LED Calibration: How to Ensure LED Display Consistency

LED displays are popular for their excellent image quality and accurate color reproduction that stays true to the original content. With individual LEDs having adjustable brightness levels, LED displays can produce deep blacks and bright whites by combining their varying intensities. This allows for consistent image reproduction without losing the quality of the original content.

LED displays come pre-calibrated with the standard brightness and color intensity already set. However, different applications call for different settings, especially considering the installation location. This is why LED displays must be re-calibrated on-site to ensure optimal settings.

Why LED Screen Calibration is Important

LED panels need to be calibrated in order to guarantee that each LED module has the same brightness and color. LED screens that have been calibrated correctly provide high-quality images, ensuring that your content appears as intended. When an LED screen is not properly calibrated, it may show signs of dull colors or inconsistent brightness in some parts of the display. This may affect how viewers consume your content.

Types of LED Calibration

To comply with industry standards, LED screen manufacturers typically calibrate their screens prior to delivery. Since LED displays are made up of multiple modules that can be individually controlled, they must have matching settings to ensure cohesiveness.

Brightness Calibration

LED display manufacturers perform brightness calibration or screen uniformity checks before delivery. This ensures all the LED modules that make up the display have similar brightness and color reproduction quality. This avoids any noticeable disconnect across the display, creating a seamless experience for the viewers.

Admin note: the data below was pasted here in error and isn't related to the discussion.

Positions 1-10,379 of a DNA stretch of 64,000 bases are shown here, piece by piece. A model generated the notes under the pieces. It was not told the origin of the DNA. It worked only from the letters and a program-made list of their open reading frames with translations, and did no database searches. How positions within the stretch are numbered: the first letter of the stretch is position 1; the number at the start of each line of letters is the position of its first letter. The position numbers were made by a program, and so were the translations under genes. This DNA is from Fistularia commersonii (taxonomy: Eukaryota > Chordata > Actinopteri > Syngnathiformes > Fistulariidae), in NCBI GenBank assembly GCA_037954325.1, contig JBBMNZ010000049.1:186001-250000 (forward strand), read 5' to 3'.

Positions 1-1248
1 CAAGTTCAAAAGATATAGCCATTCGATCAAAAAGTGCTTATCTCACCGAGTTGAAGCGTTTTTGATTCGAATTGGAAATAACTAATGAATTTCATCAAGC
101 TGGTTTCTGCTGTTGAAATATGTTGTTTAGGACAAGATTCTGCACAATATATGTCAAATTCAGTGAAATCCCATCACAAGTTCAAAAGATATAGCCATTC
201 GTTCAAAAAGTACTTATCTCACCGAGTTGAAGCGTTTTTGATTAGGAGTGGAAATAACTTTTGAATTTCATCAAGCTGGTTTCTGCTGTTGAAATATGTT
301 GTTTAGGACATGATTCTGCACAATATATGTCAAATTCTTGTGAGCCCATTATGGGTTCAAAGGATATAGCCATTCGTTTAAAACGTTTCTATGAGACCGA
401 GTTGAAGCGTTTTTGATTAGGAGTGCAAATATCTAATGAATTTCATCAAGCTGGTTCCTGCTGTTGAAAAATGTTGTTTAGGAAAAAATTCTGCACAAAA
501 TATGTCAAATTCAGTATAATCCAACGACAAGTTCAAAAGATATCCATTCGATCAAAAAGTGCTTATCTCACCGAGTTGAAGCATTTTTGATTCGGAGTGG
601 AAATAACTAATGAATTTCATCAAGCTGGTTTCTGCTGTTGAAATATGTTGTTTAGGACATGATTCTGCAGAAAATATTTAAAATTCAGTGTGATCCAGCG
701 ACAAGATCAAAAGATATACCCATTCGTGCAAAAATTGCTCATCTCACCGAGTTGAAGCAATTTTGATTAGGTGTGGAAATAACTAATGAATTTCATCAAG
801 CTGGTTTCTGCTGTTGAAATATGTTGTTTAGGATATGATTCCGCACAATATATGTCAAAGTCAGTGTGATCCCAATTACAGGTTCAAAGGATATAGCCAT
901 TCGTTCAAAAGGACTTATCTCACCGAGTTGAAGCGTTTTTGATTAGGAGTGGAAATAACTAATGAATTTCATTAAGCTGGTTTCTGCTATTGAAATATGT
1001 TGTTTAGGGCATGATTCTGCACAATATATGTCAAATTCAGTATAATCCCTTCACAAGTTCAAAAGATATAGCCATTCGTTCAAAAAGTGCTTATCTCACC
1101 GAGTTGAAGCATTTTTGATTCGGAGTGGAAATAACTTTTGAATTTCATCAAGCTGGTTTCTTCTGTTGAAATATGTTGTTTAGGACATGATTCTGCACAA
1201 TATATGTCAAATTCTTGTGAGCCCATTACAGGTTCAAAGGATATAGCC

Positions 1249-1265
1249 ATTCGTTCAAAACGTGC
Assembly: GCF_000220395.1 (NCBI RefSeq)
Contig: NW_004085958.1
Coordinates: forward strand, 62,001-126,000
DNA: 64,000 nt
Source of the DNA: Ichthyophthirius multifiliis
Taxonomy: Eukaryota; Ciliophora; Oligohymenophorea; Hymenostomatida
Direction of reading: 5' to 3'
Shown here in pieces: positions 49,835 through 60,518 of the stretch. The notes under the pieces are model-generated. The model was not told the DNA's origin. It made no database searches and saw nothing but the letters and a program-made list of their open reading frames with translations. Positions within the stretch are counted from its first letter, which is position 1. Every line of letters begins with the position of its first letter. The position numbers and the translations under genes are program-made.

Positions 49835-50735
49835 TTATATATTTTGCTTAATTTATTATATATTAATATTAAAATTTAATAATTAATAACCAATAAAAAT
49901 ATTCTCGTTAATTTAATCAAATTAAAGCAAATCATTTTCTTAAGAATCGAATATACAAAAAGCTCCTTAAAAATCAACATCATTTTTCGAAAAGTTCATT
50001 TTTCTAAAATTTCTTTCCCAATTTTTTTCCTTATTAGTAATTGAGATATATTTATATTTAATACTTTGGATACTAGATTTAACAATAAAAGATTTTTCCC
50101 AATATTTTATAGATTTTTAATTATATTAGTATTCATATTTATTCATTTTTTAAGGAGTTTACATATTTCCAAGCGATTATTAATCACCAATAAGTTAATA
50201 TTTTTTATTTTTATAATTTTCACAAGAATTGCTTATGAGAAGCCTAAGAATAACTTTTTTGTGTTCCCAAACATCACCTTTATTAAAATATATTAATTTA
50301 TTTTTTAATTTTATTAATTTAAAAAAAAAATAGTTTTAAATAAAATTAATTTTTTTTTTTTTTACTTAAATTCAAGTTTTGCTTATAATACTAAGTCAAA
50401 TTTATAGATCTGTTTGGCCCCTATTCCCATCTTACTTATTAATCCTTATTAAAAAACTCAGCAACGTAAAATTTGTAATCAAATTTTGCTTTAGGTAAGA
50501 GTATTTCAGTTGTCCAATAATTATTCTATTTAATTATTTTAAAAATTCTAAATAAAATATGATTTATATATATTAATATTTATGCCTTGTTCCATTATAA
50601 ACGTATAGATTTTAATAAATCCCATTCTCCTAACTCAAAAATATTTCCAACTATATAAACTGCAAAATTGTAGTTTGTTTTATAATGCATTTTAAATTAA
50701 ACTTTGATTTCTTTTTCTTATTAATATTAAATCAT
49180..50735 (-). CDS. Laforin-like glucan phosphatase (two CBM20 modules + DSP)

The process of brightness calibration involves determining the proper brightness level for every LED module. The brightest calibration of your screen should be based on the least bright module. For instance, if one LED module registers a brightness of 1,300 nits (nits refers to the intensity of visible light) and the other is at 1,200 nits, the module with the higher brightness will be adjusted to match the module with the lower brightness.

While it’s common among LED modules to have a 10-20% difference in brightness out of the box, this shouldn’t be visible to the naked eye. This will increase as your display ages. Additionally, factors like heat or direct sunlight contribute to how much your display’s brightness depreciates.

LED displays in indoor locations require a relatively low brightness level, which could be good for their longevity. Because less stress is put on the modules, they aren’t overworked and can optimize their brightness levels. LED modules across one big display don’t depreciate in one go and rearranging them could help in slowing down aging.

Color Calibration

Chroma correction is rooted in the principle of color compensation to ensure uniformity and consistency, which is more complex to execute than brightness correction. For instance, if a pixel’s green appears overly intense, we can slightly illuminate the red and blue components a bit (the exact amount varies depending on how the image is captured, recognized, calculated, and processed during playback). This adjustment reduces the green’s intensity, thereby achieving color consistency.